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Black, Hispanic adults at double the risk of losing Medicaid after COVID emergency ended, study finds

By June 12, 2024COVID-19

Black and Hispanic adults were twice as likely than their White peers to be unable to renew their Medicaid enrollment after the end of the COVID-19 public health emergency (PHE) in spring 2023, a Northwestern University‚Äďled¬†study estimates.

For the study, published in JAMA Internal Medicine, the researchers analyzed data from seven waves of the US Census Bureau’s Household Pulse Survey to estimate the racial distribution of adult Medicaid disenrollment from March to October 2023.¬†

75% of disenrollments due to administrative issues

A record 94 million Americans were continuously enrolled in Medicaid during the COVID-19 PHE, the study authors noted. 

“Since the continuous enrollment provision ended March 31, 2023, approximately 10 million people have lost Medicaid coverage as states began redetermining enrollees‚Äô Medicaid eligibility (unwinding period),” they wrote. “Three-quarters of disenrollments occurred for procedural reasons, including incomplete applications, application errors, and inaccurate contact information.”

Because roughly 60% of Medicaid enrollees are of minority race, experts worry about racial disparities in procedural disenrollment that could lower healthcare access and use‚ÄĒespecially among Black and Hispanic adults.¬†“However, state-level information on causes of procedural disenrollments is limited,¬†and only 9 states currently report disenrollments by race and ethnicity,” the researchers said.

Making enrollment less arduous

Medicaid disenrollments rose substantially when the PHE ended in April 2023. By October 2023 (the most recent wave assessed), about 32.4 million‚ÄĮadults were on the Medicaid rolls. The average enrollee age was 51.6 years, 62.6% were women, 52.0% were White, 19.9% were Hispanic, 17.7% were Black, 4.5% were Asian, and 5.9% were another race.

Of the 5‚ÄĮmillion adults dropped from Medicaid, 57.3% said they no longer qualified, 17.4% of whom said they couldn’t complete the renewal process. A greater percentage of adults unable to complete the renewal process were Black or Hispanic, compared with overall proportions of Black (22.0% vs 16.4%) and Hispanic (33.5% vs 22.7%) enrollees.¬†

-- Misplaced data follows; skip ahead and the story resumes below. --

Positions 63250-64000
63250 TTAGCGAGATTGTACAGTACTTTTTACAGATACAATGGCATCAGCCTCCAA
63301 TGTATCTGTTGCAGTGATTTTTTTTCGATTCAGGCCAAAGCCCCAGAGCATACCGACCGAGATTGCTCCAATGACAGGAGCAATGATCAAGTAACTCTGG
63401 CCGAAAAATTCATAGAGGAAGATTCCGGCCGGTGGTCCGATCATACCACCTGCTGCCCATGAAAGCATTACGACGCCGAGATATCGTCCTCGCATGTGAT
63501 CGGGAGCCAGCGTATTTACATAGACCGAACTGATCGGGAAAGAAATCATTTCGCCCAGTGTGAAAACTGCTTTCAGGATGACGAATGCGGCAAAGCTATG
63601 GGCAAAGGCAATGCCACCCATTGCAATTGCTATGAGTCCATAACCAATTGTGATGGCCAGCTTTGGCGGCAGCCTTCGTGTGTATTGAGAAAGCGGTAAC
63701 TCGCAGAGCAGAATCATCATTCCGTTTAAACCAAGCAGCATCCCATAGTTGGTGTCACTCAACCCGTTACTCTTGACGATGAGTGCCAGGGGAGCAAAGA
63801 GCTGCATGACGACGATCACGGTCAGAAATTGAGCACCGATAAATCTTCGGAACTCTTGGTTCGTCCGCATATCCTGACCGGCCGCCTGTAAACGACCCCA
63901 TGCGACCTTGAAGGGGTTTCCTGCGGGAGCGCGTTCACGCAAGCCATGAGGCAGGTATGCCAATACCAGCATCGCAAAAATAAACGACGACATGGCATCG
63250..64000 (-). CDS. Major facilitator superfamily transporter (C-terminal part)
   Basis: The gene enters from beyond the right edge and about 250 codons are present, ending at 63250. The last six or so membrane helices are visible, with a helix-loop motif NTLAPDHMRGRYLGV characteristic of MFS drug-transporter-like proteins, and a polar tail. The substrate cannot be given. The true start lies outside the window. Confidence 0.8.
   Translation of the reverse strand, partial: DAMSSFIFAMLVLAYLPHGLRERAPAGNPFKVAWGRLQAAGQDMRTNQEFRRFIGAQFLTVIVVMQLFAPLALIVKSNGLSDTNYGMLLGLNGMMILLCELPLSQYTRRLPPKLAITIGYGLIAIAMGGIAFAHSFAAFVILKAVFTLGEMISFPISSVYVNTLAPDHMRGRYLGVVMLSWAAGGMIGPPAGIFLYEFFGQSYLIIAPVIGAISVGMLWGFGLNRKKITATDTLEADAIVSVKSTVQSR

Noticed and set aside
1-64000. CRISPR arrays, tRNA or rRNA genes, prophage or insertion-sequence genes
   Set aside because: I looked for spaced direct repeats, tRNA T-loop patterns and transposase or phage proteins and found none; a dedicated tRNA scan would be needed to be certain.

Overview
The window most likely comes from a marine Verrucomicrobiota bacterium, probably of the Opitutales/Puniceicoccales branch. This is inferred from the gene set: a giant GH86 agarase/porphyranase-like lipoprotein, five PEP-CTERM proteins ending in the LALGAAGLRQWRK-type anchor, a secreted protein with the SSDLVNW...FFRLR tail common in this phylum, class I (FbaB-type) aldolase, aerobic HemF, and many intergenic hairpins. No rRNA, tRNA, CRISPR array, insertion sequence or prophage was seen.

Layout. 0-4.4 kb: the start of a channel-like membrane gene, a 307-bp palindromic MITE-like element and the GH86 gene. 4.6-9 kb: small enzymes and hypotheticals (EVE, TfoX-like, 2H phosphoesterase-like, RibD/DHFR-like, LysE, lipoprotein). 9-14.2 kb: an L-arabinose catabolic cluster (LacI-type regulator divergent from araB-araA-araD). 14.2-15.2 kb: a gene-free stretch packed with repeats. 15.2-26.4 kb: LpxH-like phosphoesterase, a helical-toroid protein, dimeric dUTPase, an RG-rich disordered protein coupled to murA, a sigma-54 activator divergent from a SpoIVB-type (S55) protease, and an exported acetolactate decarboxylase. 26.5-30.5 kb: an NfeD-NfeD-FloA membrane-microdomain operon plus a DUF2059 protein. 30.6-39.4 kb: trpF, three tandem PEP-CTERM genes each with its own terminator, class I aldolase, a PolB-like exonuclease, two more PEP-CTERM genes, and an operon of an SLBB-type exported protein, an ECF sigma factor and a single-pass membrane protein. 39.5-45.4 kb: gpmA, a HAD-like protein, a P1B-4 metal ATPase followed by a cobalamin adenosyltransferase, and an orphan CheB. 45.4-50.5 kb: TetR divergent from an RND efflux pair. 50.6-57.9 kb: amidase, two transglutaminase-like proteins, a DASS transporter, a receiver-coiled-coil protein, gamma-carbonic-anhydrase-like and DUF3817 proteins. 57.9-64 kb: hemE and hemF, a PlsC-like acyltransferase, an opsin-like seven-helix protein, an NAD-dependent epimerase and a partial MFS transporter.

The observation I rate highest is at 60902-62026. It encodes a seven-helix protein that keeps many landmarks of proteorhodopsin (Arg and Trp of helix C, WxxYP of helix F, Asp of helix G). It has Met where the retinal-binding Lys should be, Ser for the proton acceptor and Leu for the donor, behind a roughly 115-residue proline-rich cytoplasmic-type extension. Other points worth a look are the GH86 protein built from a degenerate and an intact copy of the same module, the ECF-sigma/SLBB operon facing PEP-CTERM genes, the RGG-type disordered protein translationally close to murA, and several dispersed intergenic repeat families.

Black and Hispanic enrollees were about twice as likely as their White counterparts to report losing Medicaid coverage because they couldn’t complete the renewal process (adjusted odds ratios, 2.19 and 2.08, respectively).

Addressing these barriers may include more transparent race and ethnicity data reporting, expedited administrative processes, expanded renewal assistance, and prioritized redeterminations for beneficiaries most likely to be ineligible.

“A lot of people got kicked off Medicaid for administrative reasons,” senior author Jane Zhu, MD, MPP, MSHP, of Oregon Health & Science University (OHSU),¬†said in an OHSU¬†press release. “Our study found that Black and Hispanic people are twice as likely to lose Medicaid insurance for reasons that can be addressed by systems improvements.”

The investigators recommended that policymakers reduce racial health disparities by improving Medicaid enrollment processes. States, they added, could make the renewal process less complex by populating renewal forms with enrollee data or allowing more time to return forms.

“Addressing these barriers may include more transparent race and ethnicity data reporting, expedited administrative processes, expanded renewal assistance, and prioritized redeterminations for beneficiaries most likely to be ineligible,” they wrote.


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